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  • The revolutionary’s guide to Poland

    Torun, Poland

    Torun, Poland

    There are few other countries in Europe with such a tumultuous history as the history of Poland. The country’s vast territory has been disputed by all the military powers there have risen through the centuries. From its picturesque ports along the cost of the Baltic Sea, to the endless woods covering the northern plains and the unique charm of its medieval cities, Poland represents the kind of destination that would satisfy even the most pretentious tourist.
    However, there is some some of nostalgia the one can notice in the Pole’s way of acting. Each Polish city or town has its own history to tell, and the curios traveler will discover that, despite their nostalgic attitude, the Poles have always set themselves against the course of history. For those willing to discover another face of Poland, we give you four Polish cities and their heroic stories:

    Torun – On the footsteps of Copernicus

    Located in Northern Poland, on the banks of Vistula River, the city of Torun has managed to preserve much of its medieval churches and baroque apartments houses intact. For those who visit Torun for the sake of its unique blend of architectural styles and of its charming atmosphere, it seems unlikely to associate this peaceful city with one of the biggest revolutions in the history of human kind.
    However, Nicolaus Copernicus, the man who had the enormous courage to uncover the bitter truth that our planet is not the center of the universe, was born here in Torun. A memorial house, astronomical observatory and Planetarium are now bearing his name.

    Gdansk – Syndicates, ships and graffiti

    The city of Gdansk (also known as Danzig) was meant to play a dramatic role in the history of Poland; but despite the fact that its historic center was wiped out by bombs during World War II, Gdansk has always known how to regain its strength.
    The best proof is the fact that Lech Walesa’s anti-communist protest started in Gdansk’s shipyards. Even today, the city of Gdansk’ continues to show its rebellious face through the artful graffiti paintings that one can admire all over its walls, subterranean passageways and industrial halls.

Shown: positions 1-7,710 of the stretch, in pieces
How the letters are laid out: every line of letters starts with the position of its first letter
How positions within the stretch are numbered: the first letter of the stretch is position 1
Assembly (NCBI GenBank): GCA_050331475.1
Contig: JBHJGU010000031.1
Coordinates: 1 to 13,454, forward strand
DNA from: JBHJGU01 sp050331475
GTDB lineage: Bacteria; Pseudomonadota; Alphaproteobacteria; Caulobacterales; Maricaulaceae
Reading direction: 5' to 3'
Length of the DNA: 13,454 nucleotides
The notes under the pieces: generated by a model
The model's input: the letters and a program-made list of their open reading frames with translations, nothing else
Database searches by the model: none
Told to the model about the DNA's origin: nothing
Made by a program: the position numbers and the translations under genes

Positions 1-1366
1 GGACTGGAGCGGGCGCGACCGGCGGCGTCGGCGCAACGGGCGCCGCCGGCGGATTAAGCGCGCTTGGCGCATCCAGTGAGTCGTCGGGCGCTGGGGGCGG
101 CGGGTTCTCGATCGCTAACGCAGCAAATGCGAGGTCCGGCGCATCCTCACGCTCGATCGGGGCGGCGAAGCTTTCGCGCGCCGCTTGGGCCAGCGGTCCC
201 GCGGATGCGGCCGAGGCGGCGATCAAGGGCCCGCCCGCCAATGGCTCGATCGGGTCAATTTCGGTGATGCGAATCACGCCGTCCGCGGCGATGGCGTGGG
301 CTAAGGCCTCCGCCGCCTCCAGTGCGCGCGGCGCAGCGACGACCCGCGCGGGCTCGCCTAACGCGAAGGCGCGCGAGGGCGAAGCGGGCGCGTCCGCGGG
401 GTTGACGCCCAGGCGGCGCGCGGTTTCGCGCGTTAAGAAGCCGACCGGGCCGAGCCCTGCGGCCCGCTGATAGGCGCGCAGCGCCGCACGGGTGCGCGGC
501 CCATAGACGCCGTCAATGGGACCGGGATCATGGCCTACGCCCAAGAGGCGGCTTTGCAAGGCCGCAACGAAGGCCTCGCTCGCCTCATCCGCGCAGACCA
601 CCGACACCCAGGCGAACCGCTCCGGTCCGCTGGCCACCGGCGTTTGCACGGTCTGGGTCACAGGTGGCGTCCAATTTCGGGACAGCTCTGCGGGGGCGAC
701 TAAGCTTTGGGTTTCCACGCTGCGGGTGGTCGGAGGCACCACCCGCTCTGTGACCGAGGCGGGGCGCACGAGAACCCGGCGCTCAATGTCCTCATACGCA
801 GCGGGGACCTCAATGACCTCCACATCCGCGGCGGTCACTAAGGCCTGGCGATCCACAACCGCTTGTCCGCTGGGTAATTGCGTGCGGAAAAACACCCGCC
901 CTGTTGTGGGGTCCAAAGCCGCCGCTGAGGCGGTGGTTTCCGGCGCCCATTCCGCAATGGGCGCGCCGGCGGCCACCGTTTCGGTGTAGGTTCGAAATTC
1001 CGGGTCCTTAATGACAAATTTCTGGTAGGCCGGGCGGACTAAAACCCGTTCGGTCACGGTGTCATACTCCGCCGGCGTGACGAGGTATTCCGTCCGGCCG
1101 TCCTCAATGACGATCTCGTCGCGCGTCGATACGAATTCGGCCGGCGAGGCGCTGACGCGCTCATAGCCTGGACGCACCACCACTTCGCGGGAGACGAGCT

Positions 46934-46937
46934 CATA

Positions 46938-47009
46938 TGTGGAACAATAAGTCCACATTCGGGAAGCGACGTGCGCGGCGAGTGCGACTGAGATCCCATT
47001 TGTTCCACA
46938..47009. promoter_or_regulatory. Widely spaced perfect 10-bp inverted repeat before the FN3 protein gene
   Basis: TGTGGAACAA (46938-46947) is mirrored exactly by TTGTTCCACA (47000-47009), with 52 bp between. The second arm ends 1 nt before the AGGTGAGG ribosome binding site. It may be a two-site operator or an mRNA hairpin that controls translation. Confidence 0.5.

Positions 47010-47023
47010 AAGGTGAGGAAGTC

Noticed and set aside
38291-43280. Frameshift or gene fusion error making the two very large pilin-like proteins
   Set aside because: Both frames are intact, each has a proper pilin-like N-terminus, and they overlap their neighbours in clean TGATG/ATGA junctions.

Warsaw – The Uprising

    The modern capital of Poland does nothing to infirm its capital status: from futuristic sky scrappers to a masterfully restored historic district, Warsaw will guide the visitor through centuries of history. The latest addition to Warsaw’ impressive list of sights and cultural institution is a multimedia museum – The Warsaw Uprising Museum.
    The museum takes visitors through a comprehensive and often  moving journey into the history of the polish resistance movement directed against the Nazis: the revolutionaries heroically fought with the German army for several months, an act of courage that determined the Nazis to tear down many of Warsaw’s old buildings and institutions.

    Poznan – The bourgeois revolution

    In 1948, the whole Europe was a battleground: its nations were finally self-conscious and fighting to gain back their independence. In Poland, the battle for independence was lead by the intellectuals of Poznan, then a flourishing trade center in the central part of the country.
    Although the Greater Poland Uprising failed to liberate Poland from Prussian rule, it managed to make an important statement and gain Poznan the title of revolutionary city. A walk along Poznan’s Royal Route will help you understand why Poznan is considered to be one of the most beautiful cities in Poland.

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